More than 8 million people in Mexico live with some type of disability. Sadly, Mexico has a checkered history with its treatment of disabled individuals. A study conducted by a Washington-based advocacy group in 2000 found widespread abuse and inefficiency in Mexico’s treatment of the disabled. As one of the countries that ratified the United Nations Convention on the Rights of Person with Disabilities in 2006, Mexico is revamping its efforts to improve quality of life for its disabled, with web accessibility a central focus of this push.

Manifesto on Usability and Accessibility for Mexican Government Websites

In November 2006, a gathering of academics at the University of Monterrey (UdeM) in Mexico discussed their concerns over the lack of legislation by the Mexican government on the topic of accessibility. Luis Aceves, a professor in the department of computer science and management at UdeM, argued that:

The spread of digital technology has opened new opportunities, challenges, and responsibilities for governments…The Web can be the most democratic tool a government has because it allows for direct communication, overcoming geographic, cultural, economic, and hierarchical barriers, as well as those faced by people with disabilities…It is the duty of the creators and administrators of these technologies to guide them and improve people’s quality of life.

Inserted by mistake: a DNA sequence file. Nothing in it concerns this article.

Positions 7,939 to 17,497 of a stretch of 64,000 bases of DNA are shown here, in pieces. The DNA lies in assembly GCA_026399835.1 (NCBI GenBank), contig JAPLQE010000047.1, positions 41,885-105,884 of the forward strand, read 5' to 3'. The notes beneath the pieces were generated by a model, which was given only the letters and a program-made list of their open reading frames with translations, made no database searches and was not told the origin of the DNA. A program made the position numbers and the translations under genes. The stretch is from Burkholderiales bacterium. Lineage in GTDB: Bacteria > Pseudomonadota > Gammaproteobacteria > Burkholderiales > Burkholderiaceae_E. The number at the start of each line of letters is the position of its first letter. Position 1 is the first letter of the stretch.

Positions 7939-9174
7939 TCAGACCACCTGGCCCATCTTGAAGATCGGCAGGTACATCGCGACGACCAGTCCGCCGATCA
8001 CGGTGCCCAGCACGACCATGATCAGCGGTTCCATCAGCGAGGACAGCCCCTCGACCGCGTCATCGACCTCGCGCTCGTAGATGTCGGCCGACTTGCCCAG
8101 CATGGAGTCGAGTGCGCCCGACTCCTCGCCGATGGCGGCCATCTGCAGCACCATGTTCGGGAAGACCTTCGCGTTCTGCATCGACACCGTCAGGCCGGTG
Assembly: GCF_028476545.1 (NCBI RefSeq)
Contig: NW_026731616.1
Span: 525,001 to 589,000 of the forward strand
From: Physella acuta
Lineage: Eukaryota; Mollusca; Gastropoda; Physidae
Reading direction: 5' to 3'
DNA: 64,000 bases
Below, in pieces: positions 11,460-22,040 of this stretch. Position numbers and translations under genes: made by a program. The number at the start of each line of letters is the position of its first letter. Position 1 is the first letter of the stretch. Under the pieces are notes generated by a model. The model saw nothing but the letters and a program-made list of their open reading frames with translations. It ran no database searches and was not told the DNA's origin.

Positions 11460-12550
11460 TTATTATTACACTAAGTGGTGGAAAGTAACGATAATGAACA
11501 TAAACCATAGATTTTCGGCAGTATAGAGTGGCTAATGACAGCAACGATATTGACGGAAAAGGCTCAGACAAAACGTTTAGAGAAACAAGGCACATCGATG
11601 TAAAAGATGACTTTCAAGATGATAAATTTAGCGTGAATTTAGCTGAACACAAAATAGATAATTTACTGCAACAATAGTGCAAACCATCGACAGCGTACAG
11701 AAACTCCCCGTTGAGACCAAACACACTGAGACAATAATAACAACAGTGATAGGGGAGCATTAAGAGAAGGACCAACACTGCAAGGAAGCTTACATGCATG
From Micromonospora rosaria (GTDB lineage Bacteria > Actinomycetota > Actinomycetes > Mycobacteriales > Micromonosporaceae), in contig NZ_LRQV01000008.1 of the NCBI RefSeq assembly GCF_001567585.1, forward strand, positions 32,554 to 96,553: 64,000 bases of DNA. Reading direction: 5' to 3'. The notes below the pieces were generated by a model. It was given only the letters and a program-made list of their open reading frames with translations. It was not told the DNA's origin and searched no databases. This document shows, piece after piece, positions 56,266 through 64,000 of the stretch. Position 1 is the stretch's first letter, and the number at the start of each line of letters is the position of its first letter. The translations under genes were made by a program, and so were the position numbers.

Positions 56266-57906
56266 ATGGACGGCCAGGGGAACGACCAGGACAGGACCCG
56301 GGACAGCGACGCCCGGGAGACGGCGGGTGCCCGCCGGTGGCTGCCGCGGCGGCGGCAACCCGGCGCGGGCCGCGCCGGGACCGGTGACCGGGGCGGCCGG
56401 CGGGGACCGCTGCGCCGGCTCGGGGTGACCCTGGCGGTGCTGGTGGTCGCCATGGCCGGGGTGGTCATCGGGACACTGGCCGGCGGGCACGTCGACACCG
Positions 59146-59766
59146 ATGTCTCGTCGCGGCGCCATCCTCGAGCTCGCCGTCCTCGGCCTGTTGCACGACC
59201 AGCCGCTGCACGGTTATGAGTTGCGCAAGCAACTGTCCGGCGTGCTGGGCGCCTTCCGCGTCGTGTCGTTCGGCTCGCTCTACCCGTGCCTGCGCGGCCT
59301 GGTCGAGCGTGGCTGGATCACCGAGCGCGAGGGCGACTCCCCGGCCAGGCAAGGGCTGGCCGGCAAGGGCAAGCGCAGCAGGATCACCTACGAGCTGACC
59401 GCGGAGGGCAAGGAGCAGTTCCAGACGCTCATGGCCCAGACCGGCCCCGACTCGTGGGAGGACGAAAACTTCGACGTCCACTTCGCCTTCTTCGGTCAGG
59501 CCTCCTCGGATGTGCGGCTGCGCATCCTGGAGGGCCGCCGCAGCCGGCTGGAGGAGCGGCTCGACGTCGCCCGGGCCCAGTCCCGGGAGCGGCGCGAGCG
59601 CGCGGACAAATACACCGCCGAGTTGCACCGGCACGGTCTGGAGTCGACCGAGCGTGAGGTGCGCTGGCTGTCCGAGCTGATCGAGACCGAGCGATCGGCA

The document known as the Manifesto on Usability and Accessibility for Mexican Government Websites was presented at the Web International Seminar on July 27, 2007. The Manifesto laid out the need for accessible government websites to help facilitate and promote citizen participation. The Manifesto was signed by 23 Mexican states and 3 municipalities as a sign of the government’s commitment to the Manifesto’s goals. The government created a non-profit organization, the Usability and Accessibility Web (UAWeb), to see the mission through. UAWeb provides support to companies and agencies that want to improve their web accessibility initiatives.

Telecommunications Law

The momentum provided by the Manifesto has carried over into other sectors of Mexican life. In July 2014 a new Telecommunications act included provisions for accessible design to assist Mexican citizens with disabilities. Disability advocates worked with the government to promote accessible design and online formats. The Mexican Ministry of Communications is responsible for its implementation, and compliance must be reached by August 2017.

Recent Accessibility Efforts

In December 2015, it was announced that all websites belonging to the Federal Public Administration of Mexico would become accessible to individuals with disabilities. A deadline for completion has not yet been set. This policy is being enacted as an effort to comply with the UN’s Convention on the Rights of Persons with Disabilities, and is the result of a partnership between the National Council for Development and Inclusion of Persons with Disabilities and the Federal Telecommunications Institute. Standards for web accessibility will follow the internationally recognized guidelines offered by the World Wide Web Consortium known as the Web Content Accessibility Guidelines 2.0.

Mexico is finally starting to address the online needs of its disabled community. Good news for 8 million or so Mexicans and their families. Time will tell whether their mission is a success.